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Mobileye's Shield+ Retrofits ADAS Capabilities to Any Fleet

by Sam Chase
For even the most attentive of drivers, an advanced driver assistance system (ADAS) can be helpful, even life-saving.

When a driver is coming up on another vehicle, pedestrian or cyclist at high speed, an ADAS can prevent a collision by warning the driver with enough time to correct his course. More subtle features, such as lane departure warnings, can have broader-reaching effects than one might think. They can cause a driver to reflect on whether he or she is too tired to even be driving in the first place, indirectly preventing accidents that might have taken place.

For bus or truck drivers, whose tasks are far more difficult than piloting an average passenger car, an ADAS can be especially useful in facilitating a safe and smooth journey. The limited visibility and wider turns that come with driving a large vehicle often leave a human little margin for error.

To help fleets provide their drivers with the necessary tools to drive effectively, Mobileye has introduced Shield+, a retrofit ADAS that uses a suite of sensors to give drivers an advanced understanding of their surroundings.

"People are recording accidents instead of preventing them, my question is why?" Mobileye European director Gil Ayalon told FleetNews. "What we are seeing in fleet is direct vision, telematics, cameras, it's all about dealing with an accident after it happens or having to get the driver to look away from the road."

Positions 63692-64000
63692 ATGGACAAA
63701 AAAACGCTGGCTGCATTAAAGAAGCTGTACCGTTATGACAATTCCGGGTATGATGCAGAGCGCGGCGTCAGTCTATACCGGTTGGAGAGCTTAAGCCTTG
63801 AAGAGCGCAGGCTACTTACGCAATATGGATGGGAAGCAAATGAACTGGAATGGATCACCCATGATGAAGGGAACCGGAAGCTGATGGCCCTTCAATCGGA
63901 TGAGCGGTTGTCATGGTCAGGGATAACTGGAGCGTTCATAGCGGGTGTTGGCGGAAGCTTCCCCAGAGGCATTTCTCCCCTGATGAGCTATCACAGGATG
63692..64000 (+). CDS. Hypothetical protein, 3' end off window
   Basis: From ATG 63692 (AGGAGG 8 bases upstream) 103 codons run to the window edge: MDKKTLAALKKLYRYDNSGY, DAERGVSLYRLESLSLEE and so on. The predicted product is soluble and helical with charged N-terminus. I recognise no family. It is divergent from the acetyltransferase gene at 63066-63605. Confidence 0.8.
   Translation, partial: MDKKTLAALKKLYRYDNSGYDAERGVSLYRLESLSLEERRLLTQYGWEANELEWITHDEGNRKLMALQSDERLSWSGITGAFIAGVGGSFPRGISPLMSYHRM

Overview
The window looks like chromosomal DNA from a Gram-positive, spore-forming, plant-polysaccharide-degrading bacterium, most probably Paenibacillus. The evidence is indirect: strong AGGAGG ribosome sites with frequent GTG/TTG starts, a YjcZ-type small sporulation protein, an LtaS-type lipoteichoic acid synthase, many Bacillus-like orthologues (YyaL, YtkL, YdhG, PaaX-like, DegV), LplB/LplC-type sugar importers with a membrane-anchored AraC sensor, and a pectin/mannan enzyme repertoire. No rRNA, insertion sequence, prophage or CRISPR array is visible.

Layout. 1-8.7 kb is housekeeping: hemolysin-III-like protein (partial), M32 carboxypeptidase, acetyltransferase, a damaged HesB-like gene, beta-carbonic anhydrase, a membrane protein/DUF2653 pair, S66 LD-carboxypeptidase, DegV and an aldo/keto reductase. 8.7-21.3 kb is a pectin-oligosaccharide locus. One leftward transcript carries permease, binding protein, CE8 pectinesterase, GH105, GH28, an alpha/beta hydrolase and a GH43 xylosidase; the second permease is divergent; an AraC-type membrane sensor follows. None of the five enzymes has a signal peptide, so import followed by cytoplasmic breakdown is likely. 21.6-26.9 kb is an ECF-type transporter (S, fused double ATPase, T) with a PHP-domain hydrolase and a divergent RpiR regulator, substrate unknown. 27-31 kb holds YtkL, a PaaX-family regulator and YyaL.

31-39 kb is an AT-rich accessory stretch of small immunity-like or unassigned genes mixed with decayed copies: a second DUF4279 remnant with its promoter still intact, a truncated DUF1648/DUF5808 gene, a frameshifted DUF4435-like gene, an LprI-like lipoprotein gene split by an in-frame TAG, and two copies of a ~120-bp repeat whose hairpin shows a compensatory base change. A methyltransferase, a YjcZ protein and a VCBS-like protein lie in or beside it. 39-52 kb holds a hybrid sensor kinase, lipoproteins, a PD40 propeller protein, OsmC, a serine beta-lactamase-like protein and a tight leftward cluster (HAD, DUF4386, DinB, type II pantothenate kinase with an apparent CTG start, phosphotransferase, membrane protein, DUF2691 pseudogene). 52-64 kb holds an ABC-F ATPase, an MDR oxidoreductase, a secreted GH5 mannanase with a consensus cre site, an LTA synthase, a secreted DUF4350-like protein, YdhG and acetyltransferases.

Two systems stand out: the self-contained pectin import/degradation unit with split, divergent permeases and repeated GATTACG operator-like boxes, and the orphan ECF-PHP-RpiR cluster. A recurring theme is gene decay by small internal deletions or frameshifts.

Mobileye's solution to this issue goes far beyond what is in consumer vehicles.

In addition to lane departure warnings, collision warnings and speed limit indicators, headway monitoring lets drivers know their exact following distance from the vehicle in front of them, and alerts them if they become dangerously close.

An intelligent high-beam control system automatically turns a vehicle's brights on or off depending on light level and the distance from oncoming traffic. And a low visibility indicator lets drivers know when the system capabilities may be limited.

For fleets, the ability to retrofit trucks, buses or other large vehicles with Shield+ offers a significant cost savings from buying new automobiles with ADAS natively installed.

It also allows fleet operators to protect drivers and vehicles immediately. As Ayalon points out, even if all new manufactured vehicles came fitted with ADAS starting today, it would take up to 15 years for the majority of cars on the road to be ADAS equipped. By purchasing Shield+, fleet managers can rapidly accelerate that timeline.



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Blockchain technology, the same system that backs cryptocurrency transactions such as Bitcoin, has the potential to revolutionize connected vehicles and autonomous driving. Russell Vegh, principal member of the technical staff at A&T Internet of Things Solutions, will provide an in-depth overview of blockchain technology touching on key concepts such as mining, smart contracts, and decentralized applications. He will focus on how blockchain could play a key role in autonomous vehicles, V2I and V2X. He will also discuss key challenges such as device identity, information privacy and adoption.

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